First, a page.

The word in the student bar: this is a recipe for élitism

Undergraduates are resolutely opposed to Government's plan

Pints were two for £1 in the students' union bar at Liverpool University on Friday night, but only on production of a question paper from the exams just finished. The students trying to chill out with a drink remained agitated however - not by tests and revision, but by tuition fees and the Government.

"Top-up fees are bound to lead to some kind of élitist system, where poorer students go to less prestigious universities and richer students go to the best universities," said Ian Cook, 21, from Manchester, who is studying philosophy and politics. "Labour says they are trying to create equality in society but the proposals will do the exact opposite. There is no equality in this system. They will affect future generations in a bad way."

The debate got personal - even vicious - in academia, when a leading professor of education attacked students last week, claiming that "forty per cent of their debt is entertainment, booze and drugs". Professor James Tooley, of Newcastle University, said: "When I get in debt, I rein my spending in. If they'd just work more and drink less, they'd be better off. Fight student debt - shut the student bar - that's the slogan."

But in Liverpool, nine students talking politics in a corner of the bar shrugged off Professor Tooley's words, determined to keep to the point. They may have had bargain pints in their hands but this was serious. Pete Mathershaw, a 21-year-old history student from nearby Ellesmere Port, fears the worst. "Universities need greater funding than top-up fees would provide," he said. "My biggest fear is that when the cap comes off in 2011 the amount will be much greater than £3,000 and universities will become exclusively the preserve of the rich."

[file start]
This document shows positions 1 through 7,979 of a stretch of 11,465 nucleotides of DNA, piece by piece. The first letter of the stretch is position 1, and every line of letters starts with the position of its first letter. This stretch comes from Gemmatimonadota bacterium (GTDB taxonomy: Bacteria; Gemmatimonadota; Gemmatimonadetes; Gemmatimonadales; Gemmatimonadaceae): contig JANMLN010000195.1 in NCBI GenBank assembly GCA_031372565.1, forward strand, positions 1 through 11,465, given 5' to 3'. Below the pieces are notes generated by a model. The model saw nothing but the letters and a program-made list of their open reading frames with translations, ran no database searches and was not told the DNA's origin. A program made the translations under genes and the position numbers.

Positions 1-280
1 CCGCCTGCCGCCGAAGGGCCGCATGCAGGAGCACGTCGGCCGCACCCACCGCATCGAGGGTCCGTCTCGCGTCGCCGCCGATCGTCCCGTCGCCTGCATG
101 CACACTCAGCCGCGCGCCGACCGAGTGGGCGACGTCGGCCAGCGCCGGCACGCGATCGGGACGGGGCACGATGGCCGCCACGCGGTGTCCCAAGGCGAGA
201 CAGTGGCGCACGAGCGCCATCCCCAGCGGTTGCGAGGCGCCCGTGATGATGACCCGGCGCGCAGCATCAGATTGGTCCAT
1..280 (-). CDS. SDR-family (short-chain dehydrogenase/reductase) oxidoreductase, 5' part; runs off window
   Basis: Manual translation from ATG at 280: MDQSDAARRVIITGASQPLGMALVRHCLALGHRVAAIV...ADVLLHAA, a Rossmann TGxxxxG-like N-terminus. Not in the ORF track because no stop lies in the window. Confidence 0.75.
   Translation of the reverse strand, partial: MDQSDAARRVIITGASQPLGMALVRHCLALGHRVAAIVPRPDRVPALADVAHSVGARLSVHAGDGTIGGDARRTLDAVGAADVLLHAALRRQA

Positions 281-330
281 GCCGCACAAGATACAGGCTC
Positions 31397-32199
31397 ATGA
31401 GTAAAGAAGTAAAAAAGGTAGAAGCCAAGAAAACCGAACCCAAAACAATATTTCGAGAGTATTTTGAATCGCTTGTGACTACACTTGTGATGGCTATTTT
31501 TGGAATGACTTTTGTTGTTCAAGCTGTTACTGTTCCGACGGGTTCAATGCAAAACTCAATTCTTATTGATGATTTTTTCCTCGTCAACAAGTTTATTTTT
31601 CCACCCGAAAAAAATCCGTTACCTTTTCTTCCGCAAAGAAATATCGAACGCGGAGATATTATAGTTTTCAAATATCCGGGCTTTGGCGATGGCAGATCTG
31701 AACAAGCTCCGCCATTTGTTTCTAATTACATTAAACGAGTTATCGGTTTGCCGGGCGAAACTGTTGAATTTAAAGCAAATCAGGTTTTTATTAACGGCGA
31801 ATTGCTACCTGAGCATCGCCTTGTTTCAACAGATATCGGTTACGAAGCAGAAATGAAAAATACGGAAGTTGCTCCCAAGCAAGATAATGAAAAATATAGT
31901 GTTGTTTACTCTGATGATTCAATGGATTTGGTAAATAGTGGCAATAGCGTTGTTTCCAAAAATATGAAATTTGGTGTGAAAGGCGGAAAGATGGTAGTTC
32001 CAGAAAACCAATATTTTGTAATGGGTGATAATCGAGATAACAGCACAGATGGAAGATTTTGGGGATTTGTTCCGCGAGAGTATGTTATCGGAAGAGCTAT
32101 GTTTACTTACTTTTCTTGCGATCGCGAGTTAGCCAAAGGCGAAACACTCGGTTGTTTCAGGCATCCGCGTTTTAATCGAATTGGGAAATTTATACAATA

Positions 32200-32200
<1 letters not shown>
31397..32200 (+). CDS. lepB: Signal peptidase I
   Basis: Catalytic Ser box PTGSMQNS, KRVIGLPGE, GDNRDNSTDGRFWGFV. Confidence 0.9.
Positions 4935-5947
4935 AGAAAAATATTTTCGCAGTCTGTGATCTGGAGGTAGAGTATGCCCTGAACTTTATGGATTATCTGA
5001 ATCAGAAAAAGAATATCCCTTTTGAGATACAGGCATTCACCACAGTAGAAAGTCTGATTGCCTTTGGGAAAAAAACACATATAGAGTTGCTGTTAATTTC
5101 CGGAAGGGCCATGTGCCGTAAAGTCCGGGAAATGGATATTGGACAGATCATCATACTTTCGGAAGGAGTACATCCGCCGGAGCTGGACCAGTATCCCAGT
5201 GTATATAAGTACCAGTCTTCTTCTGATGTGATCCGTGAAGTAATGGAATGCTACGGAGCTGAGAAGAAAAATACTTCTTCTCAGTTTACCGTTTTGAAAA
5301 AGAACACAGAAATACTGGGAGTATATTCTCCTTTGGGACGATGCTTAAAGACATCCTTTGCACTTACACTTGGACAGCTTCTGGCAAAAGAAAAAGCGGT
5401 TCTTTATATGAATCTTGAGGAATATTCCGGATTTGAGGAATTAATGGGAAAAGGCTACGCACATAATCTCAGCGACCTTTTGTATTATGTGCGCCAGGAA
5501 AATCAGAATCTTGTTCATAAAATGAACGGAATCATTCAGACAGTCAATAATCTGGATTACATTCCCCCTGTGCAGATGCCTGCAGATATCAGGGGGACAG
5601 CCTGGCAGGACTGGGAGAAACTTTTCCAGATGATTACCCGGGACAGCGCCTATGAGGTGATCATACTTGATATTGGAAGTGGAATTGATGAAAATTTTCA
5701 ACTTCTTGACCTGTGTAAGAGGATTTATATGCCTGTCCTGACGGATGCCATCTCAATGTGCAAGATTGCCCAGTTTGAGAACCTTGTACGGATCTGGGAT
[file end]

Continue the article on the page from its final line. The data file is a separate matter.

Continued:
He seemed unimpressed by Charles Clarke's attempts at reassurance. "It will prevent people from working class and lower middle class backgrounds going to university. Education should break down barriers rather than create them, and I think the Prime Minister is creating barriers."

Deftly navigating through hordes of sweaty dancers in the Sara Wiwa bar, Christine O'Driscoll (Irish studies) knew she was about to voice the unpopular idea that Tony Blair just might have got it right. "I support top-up fees because I think they would enable people who haven't got parents who can pay their fees to go to university. Their degree will allow them to get a good job and pay it back when they start earning. Top-up fees will reduce the amount of people going to university, which is beneficial, because there are too many people who have got degrees."

But Max Guarini, who is reading politics, could barely clear his throat of smoke fast enough to butt in. "Most parentless students don't pay fees even under the current system," he said.

It is last orders here. Max and seven of the nine students would like to think it will be the same for Tony Blair on Tuesday night.

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